Regards & all,

Thomas L. Nielsen
Denmark
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Offline pathology_doc

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Re: Heckler & Koch G11
« Reply #9 on: August 05, 2009, 12:13:38 am »
They seem to be looking at 6.5mm rather than 6.8mm as a possible intermediate caliber offering, but nothing is cast in stone, obviously. 

Perhaps to help them forget that the 6.8mm round that's currently being played with is only 0.007" away from being the .280 SAA MkIz they rejected so long ago?  :D The EM2's designers must be rolling in their graves. Or saying "I told you so". Or both...  :P

Of course there was once an era where every army in the world was armed with caseless firearms. But I don't see us going back there any time soon, LOL. I remember hearing that the G11 had made (or was about to make) its way into service with the (unified) German Special Forces, but I guess I heard wrong.

IIRC the other unique feature of this weapon was an extremely rapid metered three-shot burst that was supposed to be all-out-the-barrel by the time the mechanism had recoiled enough to slap the firer's shoulder, thus giving a fairly tight dispersion of the burst. Does anyone know whether the G11 delivered as advertised?

Offline Lauge

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Re: Heckler & Koch G11
« Reply #10 on: August 05, 2009, 03:38:17 am »
I remember hearing that the G11 had made (or was about to make) its way into service with the (unified) German Special Forces, but I guess I heard wrong.

Not necessarily. I've been told the same thing by "usually well-informed sources", namely that a small number actually got as far as troop testing. This would have been before the unification, however. I suspect that a few might have "lingered" in the Special Forces community for some time, though, since getting an SF trooper to let go of his new fancy gun is marginally more difficult than getting the average limpet to let go of its rock  ;D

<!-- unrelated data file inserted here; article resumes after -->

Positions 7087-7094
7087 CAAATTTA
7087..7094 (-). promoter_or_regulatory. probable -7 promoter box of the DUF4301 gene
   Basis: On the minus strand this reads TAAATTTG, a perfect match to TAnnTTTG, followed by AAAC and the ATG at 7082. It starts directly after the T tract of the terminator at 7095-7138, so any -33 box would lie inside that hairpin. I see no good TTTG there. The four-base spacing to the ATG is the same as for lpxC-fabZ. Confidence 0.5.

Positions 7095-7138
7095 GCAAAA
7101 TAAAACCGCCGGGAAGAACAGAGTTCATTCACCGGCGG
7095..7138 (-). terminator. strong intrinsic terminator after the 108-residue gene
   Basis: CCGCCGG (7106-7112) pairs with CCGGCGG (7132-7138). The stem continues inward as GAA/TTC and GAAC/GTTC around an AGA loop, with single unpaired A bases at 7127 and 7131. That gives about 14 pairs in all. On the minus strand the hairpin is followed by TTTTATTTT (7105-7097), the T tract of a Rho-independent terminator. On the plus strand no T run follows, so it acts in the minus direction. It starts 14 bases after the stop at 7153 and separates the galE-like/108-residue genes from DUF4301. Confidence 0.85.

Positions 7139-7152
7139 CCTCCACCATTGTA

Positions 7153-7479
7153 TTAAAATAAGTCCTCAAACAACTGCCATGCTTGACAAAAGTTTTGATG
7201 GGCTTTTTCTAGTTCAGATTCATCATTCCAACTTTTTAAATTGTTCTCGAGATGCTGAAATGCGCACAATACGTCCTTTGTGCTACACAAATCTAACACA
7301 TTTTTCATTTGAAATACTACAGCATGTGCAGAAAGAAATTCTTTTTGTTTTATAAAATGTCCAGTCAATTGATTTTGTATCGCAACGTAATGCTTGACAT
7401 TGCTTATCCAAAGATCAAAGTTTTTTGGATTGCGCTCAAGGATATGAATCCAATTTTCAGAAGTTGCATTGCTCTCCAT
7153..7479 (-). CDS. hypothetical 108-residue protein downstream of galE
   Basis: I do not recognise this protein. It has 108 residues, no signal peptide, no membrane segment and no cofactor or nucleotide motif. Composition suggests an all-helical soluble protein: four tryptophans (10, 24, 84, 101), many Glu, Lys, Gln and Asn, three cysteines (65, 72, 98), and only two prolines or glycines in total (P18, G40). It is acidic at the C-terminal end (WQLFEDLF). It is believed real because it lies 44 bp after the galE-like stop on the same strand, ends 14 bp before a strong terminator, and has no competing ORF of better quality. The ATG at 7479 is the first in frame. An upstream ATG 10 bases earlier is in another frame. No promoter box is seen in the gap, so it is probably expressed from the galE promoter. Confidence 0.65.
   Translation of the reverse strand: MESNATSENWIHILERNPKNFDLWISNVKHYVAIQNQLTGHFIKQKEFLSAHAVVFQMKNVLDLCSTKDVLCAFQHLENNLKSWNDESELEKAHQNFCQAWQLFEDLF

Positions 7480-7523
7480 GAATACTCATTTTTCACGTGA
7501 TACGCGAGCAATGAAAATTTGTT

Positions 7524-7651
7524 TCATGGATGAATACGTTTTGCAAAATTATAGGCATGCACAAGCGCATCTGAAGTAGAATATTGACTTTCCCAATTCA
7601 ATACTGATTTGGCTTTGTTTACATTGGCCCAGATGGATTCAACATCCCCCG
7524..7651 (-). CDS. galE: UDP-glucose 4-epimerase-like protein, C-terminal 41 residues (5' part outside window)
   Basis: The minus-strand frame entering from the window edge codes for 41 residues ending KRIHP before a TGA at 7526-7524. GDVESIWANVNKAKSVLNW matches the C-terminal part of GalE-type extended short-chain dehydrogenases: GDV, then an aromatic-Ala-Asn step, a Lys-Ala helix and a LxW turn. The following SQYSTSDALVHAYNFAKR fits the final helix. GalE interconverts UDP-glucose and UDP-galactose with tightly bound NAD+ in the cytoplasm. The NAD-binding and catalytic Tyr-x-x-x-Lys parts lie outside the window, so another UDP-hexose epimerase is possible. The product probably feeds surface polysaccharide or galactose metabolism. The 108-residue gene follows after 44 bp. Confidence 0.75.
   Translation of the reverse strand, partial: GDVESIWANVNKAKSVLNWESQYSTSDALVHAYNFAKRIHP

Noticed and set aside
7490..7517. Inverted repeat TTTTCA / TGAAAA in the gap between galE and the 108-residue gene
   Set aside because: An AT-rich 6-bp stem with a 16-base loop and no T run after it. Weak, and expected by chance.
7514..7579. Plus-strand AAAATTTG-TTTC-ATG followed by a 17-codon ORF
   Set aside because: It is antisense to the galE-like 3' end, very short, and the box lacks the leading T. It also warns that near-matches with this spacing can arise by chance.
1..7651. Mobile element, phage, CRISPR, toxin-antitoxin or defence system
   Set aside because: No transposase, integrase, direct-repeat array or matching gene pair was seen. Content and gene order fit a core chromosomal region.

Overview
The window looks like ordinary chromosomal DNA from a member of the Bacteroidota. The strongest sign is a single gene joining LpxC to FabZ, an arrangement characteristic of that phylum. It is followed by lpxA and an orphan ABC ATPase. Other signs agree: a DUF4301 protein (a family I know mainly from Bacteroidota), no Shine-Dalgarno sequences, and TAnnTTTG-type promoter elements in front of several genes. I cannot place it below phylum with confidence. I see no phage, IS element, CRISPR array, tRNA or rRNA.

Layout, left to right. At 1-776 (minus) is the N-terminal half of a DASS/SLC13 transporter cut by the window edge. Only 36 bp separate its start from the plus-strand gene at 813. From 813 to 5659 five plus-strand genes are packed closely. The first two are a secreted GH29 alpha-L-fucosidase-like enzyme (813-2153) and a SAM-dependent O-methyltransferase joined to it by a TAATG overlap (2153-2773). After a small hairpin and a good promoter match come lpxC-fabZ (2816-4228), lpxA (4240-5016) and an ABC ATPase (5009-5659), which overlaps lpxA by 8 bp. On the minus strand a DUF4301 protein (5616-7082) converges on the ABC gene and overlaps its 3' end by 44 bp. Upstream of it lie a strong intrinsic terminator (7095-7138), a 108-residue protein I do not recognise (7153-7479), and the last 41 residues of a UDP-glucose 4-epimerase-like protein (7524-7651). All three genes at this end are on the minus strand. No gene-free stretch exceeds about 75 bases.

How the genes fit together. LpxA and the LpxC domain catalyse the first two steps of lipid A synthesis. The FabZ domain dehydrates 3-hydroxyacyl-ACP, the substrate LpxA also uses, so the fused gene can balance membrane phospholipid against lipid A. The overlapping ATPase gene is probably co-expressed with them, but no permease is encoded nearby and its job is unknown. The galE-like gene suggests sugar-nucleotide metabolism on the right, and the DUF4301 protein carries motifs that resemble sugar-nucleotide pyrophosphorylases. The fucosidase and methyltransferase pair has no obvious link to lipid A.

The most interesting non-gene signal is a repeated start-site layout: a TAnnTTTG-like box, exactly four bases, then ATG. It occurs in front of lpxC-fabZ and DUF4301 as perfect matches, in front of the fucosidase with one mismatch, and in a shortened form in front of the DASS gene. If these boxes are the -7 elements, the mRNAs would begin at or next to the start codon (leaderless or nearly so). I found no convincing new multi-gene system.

IIRC the other unique feature of this weapon was an extremely rapid metered three-shot burst that was supposed to be all-out-the-barrel by the time the mechanism had recoiled enough to slap the firer's shoulder, thus giving a fairly tight dispersion of the burst. Does anyone know whether the G11 delivered as advertised?

The burst feature delivered as advertised, to the best of my knowledge. As mentioned in my previous post, the primary reason (I stress: as I understand it) that the G11 never made it to full-blown production was economics, not technology.

Regards & all,

Thomas L. Nielsen
Denmark
« Last Edit: August 05, 2009, 03:41:20 am by Lauge »
"Cry 'Havoc' and let slip the crocoducks of war"

"Swinging across on rigging, cutlass in teeth, is regrettably not a practical means of boarding a spacecraft".
The Tough Guide to the Known Galaxy

Offline Michel Van

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Re: Heckler & Koch G11
« Reply #11 on: January 06, 2019, 08:10:14 am »
H&K G11 at Forgotten Weapons

and yes he takes it apart and show some mechanic of that Beautiful weapon

I love Strange Technology

Offline Grey Havoc

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Re: Heckler & Koch G11
« Reply #12 on: January 06, 2019, 08:13:55 am »
Thanks for that. I realised that the video that I posted had already been posted, so I deleted it.